Property Protection Trust Will.
Property Protection Trust Will. (It is also known as a life interest trust in favor of the survivor trust).
Most people assume that their assets will be inherited by their children or other beneficiaries when they’re gone. Sadly, this isn’t always the case, unless specific arrangements are put in place to protect your property from being seized to pay for care home fees.
It is a specially designed Will for couples concerned about the impact care home fees would have on their children’s inheritance, should one or both partners require long term care in a home.
A Property Protection Will Trust is the simplest and most economical way of protecting your property.
The half share of your family home owned by the first person to die, will then pass into the Trust. This means the survivor can benefit from the share of the house in the Trust during his/her lifetime and on their death the Trust fund passes to others, usually children.
Property Protection Trust Will. Is the simplest and most economic way of protecting your property.
Bear in mind one it is not a free standing Trust it is a Will Trust which means it only becomes active after death.
Types of ownership
The first point to understand is the ownership of your property, it is one of two types “Tenants in common” or “Joint tenancy” (tenancy in this context refers to ownership not renting)
“Tenants in common” both parties own all of the property when one dies the survivor owns all of the property.
By owning the property as “Joint tenants” both owns half the property when one party dies their half is then passed on to their beneficiary in the Will.
If Mr needs to go in to a care home Mr’s half of the house has a nominal value as Mrs is still living in the house.
When she dies her half is inherited by her children (or nominated beneficiaries).
The negative with this type of protection is that if Mr needed care and before he died Mrs needed care, then as both were not living at the property the council could make a charge against the property. As neither has died the trust has not come into effect. You need to look at your ages and heath if you are both of a similar age and health what is the possibility of both of you needing care at the same time.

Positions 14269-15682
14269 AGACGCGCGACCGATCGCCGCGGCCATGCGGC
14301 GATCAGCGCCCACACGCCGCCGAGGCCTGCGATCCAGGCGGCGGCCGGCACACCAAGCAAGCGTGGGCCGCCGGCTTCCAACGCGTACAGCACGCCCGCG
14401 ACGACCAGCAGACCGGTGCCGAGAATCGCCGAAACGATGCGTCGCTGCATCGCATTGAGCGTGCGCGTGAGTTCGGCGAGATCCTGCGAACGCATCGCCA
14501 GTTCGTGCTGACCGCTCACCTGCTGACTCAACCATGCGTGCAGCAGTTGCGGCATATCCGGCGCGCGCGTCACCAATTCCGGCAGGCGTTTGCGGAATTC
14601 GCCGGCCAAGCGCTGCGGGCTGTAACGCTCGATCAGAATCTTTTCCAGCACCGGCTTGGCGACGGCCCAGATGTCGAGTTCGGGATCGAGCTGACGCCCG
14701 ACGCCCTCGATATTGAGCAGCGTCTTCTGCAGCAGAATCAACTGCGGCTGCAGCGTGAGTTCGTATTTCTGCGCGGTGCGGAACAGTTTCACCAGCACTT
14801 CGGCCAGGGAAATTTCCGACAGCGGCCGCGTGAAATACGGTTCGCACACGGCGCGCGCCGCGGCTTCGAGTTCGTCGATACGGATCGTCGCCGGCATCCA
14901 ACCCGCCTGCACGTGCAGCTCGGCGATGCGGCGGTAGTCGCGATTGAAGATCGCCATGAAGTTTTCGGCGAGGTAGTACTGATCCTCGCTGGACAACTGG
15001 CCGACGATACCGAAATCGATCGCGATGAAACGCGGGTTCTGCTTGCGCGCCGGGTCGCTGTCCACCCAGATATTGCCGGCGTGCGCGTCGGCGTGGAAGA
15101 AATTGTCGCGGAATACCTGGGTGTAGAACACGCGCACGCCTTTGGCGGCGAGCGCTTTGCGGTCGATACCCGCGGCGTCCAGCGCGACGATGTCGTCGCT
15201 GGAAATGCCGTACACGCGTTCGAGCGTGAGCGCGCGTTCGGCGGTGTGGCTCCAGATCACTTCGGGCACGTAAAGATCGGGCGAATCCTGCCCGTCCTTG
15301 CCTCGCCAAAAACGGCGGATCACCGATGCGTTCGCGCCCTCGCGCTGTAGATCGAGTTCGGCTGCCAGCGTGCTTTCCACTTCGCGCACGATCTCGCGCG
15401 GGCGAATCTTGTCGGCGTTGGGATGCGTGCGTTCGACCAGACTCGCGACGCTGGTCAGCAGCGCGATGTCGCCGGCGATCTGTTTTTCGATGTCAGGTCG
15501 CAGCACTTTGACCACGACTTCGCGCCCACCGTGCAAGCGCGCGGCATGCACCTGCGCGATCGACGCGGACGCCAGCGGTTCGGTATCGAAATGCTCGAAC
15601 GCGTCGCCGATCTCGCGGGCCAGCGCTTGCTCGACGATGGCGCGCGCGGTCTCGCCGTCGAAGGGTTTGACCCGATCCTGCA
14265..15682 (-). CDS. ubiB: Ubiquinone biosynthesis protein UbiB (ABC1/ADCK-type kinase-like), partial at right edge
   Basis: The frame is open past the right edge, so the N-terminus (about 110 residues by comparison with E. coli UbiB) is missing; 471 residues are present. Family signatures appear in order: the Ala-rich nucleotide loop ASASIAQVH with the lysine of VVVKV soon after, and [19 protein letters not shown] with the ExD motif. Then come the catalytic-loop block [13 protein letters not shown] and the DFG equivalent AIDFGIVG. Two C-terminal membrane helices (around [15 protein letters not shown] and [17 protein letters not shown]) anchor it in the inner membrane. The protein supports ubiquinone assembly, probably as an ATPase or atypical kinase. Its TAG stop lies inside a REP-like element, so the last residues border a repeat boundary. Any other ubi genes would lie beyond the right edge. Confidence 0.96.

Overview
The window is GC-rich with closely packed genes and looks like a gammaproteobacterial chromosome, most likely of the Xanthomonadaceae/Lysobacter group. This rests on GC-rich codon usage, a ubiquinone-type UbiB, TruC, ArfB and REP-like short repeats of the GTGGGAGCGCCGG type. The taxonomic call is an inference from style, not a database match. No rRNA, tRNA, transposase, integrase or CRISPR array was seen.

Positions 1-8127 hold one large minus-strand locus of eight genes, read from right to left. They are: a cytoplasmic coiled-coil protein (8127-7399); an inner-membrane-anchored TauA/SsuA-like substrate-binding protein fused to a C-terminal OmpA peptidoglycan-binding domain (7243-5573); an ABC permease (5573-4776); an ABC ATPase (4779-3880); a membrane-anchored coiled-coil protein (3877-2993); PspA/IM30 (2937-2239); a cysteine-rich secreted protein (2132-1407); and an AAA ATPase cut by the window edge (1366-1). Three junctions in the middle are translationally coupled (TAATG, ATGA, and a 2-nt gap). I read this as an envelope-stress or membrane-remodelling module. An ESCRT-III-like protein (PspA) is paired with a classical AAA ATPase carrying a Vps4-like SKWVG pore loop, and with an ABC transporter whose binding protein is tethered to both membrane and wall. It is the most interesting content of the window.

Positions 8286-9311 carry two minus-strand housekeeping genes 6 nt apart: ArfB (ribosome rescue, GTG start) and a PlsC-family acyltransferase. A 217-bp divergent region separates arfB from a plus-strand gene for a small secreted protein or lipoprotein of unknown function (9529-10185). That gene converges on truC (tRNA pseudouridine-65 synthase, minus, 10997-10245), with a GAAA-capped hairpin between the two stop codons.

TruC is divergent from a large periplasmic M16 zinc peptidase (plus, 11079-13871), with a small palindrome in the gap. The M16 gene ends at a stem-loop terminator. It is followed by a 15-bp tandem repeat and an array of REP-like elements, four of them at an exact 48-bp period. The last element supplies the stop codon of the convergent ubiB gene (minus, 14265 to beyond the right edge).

The solution is to setup an Asset Protection Trust.
Why not Just give it to your children.
That might seem like a simple solution, however, the council could simply check the land registry and discover that you’re still living there and have only transferred ownership. This is classed as ‘deprivation of assets’ because you’re trying to claim you don’t have assets that can be used to pay for care home fees. In this instance, the council would still assess you as owning the property and you would be liable to pay any fees due. That could ultimately mean having to sell your home to pay them. There could also be tax issues for your children as capital gains tax is 40% (click on the logo for a factsheet about capital gains tax).
Who is a Property Protection Trust will suitable for?
It is a specially designed Will for couples concerned about the impact care home fees would have on their childrens inheritance should one of them require long term care in the future.
Frequently asked questions about Property Protection Will Trusts
Who controls the Trust?
The Trust is controlled by the trustees. The surviving partner will usually be a trustee and at least one other person, usually their children. Even if the survivor is not a trustee, their right of occupation is protected.
Could the surviving partner be evicted by the trustees?
No. Their right to occupation is protected. As they own half of the property in their name, it means that the property cannot be sold of a loan raised against it.
Are their inheritance tax implications?
A Property Protection Will Trust has no adverse inheritance tax implications.
What if the survivor needs to move into a care home?
The half share belonging to the survivor is classed as a capital asset and may be subject to assessment for care home fees. The half share held in Trust is a disregarded asset for the purposes of financial assessment by the Local Authority.
What if the survivor needs to move house?
There is no problem with selling the property and moving into a new home. If the new property costs less than the original, any profit would need to be shared equally between the trustee and the surviving partner.
Can I change my mind?
At any time up to the first death you can change your Will. The Trust doesn’t come into existence until after the first death.
To fully protect your assets, we recommend an Asset Protection Trust. This is a free standing Trust and is effective immediately. Unlike a Will based Trust, it doesn’t require one of the partners to be deceased before it gives protection.
Want more information and to discuss the right solution for you?
Give us a call on 01406 430 541 today or complete our contact form and we’ll get back to you.